Below is the View On Equity by Mr. Atul Kumar, Head, Equity Funds
During the month of August, S&P BSE Sensex rose by 2.88% on total return basis. Mid cap and small cap indices which were under pressure for the past 6 months recovered well this month. S&P BSE Midcap index increased 5.62% while S&P BSE Smallcap index appreciated 3.84% in August. For the 8 months of year 2018, S&P BSE Sensex has risen 14.55%. In comparison, S&P BSE Smallcap and S&P BSE Midcap have fallen 10.11% and 4.58% respectively. The rout in earlier months continues to hurt investors in mid/small stocks.
Healthcare stocks topped gains among sectors, providing double digit gain of 12.38% in the month gone by. Apart from investors correcting under-ownership in sector, rupee depreciation works in its favour. Metal and power were other prominent sectors that gave superior return. Telecom, oil & gas and automobile appreciated less than the index.
FIIs were net sellers during the current month. They sold stocks worth USD 278 Mn. So far in the year 2018, FIIs have been sellers of USD 692 Mn. Domestic institutions saw net inflow of USD 403 Mn during the month. While MFs contributed USD 546 Mn to this, insurers were sellers to the extent of USD 143 Mn. So far DIIs have invested USD 10.5 Bn in 8 months. The Indian rupee depreciated 3.57% against the U.S. dollar. This follows many emerging market currencies taking a hit, while the U.S. dollar has been strengthening.
In the next few days, there will be 10th anniversary of the global financial crisis (GFC) which culminated into failure of investment bank Lehman brothers. There was a credit freeze arising from lack of trust among financial sector participants. The crisis was fueled by excesses in housing sector, where loans were given to customers who didn’t have much income to service them. These loans were packaged in complex securities such as CDO/CDS and sold to investors who did little due diligence. As housing market fell and borrowers’ default rose, these securities became far less valuable than what they were carried at in books. All the excesses in housing and financial markets of many years led to big implosion. Risk management systems were found weak in most global firms.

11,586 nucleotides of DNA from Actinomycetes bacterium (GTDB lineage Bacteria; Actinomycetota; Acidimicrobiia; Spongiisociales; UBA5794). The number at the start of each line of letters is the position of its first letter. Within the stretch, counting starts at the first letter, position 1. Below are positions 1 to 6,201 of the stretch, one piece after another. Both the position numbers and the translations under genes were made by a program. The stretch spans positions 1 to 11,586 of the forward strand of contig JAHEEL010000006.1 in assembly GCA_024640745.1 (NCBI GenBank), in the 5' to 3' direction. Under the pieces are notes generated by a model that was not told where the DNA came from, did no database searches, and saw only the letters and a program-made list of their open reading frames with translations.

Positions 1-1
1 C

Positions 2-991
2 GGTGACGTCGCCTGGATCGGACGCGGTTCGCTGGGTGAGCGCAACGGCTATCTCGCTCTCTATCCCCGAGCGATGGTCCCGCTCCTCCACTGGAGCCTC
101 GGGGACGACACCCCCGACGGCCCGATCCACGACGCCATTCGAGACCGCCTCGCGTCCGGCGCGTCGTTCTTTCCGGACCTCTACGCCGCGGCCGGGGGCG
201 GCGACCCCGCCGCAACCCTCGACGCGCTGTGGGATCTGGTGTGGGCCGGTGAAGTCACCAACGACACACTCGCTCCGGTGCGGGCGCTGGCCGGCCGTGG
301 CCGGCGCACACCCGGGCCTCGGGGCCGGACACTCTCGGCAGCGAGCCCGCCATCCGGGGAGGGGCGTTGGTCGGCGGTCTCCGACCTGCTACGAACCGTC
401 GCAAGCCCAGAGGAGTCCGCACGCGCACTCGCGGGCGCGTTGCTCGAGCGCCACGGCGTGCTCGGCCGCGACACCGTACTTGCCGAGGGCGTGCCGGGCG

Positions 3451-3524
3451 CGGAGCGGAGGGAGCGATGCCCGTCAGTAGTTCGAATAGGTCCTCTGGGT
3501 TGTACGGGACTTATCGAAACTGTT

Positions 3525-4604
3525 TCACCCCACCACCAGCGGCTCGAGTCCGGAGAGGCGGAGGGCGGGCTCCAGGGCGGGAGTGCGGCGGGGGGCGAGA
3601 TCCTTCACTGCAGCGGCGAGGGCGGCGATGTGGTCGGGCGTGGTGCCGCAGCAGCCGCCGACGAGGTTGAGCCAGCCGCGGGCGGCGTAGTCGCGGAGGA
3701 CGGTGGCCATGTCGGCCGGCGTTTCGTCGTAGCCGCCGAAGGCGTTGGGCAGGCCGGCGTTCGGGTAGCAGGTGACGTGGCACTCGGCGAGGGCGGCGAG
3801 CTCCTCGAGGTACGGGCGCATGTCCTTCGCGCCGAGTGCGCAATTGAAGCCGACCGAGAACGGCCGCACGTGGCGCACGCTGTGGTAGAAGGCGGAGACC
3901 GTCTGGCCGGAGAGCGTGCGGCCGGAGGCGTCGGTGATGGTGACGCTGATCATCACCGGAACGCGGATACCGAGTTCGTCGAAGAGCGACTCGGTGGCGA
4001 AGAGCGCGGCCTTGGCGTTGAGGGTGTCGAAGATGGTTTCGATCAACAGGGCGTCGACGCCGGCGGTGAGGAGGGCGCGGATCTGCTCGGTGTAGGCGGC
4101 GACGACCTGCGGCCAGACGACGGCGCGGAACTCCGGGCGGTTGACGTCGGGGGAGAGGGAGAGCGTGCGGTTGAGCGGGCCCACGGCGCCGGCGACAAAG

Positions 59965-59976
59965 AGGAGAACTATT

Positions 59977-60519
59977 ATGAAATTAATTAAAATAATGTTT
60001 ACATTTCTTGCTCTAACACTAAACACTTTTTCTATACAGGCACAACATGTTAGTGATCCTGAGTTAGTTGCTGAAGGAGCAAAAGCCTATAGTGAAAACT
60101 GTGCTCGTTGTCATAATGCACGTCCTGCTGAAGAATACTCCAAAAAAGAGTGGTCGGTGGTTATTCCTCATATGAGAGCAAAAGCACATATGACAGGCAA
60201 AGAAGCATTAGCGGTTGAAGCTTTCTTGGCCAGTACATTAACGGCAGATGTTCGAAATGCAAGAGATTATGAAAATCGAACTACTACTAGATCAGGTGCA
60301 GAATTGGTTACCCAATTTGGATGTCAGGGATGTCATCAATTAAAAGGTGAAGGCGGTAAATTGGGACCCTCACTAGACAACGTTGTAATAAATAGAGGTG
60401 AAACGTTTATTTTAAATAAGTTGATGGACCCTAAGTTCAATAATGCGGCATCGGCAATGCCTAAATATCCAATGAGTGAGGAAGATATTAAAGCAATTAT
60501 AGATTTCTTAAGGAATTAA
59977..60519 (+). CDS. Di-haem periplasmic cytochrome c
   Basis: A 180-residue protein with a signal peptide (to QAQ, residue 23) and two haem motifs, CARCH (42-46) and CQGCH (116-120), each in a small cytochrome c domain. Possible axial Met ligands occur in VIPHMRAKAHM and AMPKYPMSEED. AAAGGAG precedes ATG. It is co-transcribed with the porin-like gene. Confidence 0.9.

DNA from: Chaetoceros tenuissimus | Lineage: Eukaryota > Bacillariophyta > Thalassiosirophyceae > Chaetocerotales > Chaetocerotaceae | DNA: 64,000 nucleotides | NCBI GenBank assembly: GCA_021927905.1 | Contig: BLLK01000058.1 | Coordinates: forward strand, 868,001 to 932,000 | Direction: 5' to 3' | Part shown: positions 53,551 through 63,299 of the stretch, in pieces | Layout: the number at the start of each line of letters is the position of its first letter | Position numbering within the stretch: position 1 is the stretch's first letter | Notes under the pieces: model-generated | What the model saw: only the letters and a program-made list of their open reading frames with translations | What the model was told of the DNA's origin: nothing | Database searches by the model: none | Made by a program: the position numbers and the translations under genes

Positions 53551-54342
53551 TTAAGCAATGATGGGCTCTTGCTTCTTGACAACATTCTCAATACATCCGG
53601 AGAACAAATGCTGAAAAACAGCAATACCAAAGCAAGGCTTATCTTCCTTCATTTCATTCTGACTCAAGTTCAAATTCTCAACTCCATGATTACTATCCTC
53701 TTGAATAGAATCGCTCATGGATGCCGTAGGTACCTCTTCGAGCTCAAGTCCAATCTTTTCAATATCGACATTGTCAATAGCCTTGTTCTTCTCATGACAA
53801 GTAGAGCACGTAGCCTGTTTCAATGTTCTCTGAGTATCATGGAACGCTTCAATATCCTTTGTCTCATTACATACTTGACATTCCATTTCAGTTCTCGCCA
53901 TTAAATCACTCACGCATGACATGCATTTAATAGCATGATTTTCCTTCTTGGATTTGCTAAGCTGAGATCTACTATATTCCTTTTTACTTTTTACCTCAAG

While the past 10 years has seen repair of problems and global economic growth has returned, many problems still remain. There was a huge liquidity provided by central banks post crisis including schemes such as Troubled Asset Relief Program (TARP), a large part of this continues to float around. The U.S. Fed is gradually purchasing some securities and reducing the bloated balance sheet. Other central banks such as Europe and Japan still have to follow this path. Leveraging/indebtedness of many countries have risen since GFC and are of concern. Countries such as China have very high debt/GDP ratio leading to worries of collapse or hard landing.
Most emerging markets have also seen sell off in equity markets as well as currency recently. India’s equity markets have been relatively stable, with domestic retail investors showing faith and shoveling money in mutual funds. Rise in U.S. interest rates further could cause more volatility and lead to fall in equity prices in emerging markets including India.
Among current events, GDP data was released for first quarter of the fiscal year 2019. It showed that GDP growth was very strong at 8.2%, much higher than 7.4% predicted by economists. Preceding this, there was also release of GDP data of new series for previous years to provide greater transparency. India adopted a new series in 2015 with 2011-12 as base year. New series data for older years points that India grew faster in years before fiscal 2012 than reported by old series. Monsoon in India is on last legs and likely to withdraw in the coming days. There is significant rainfall shortage in Eastern India (27%) while other regions have fared well.
Barring a few sectors, valuations of stocks are at high levels. While share prices have run up, earning of companies are picking up now only after 4 year hiatus. High level of liquidity globally has driven up stock prices. With the Lok Sabha elections due next year, stock markets could be spooked by political uncertainty. Rising crude prices, rupee depreciation are macroeconomic concerns in the near term. Over the long term, we remain optimistic on Indian equities. India is likely to grow faster than many nations. Investors can expect decent returns from equities over a long period in future. Valuations, however, leave moderate upside in the near term. Investors at this point should continue to invest in equities through SIPs.
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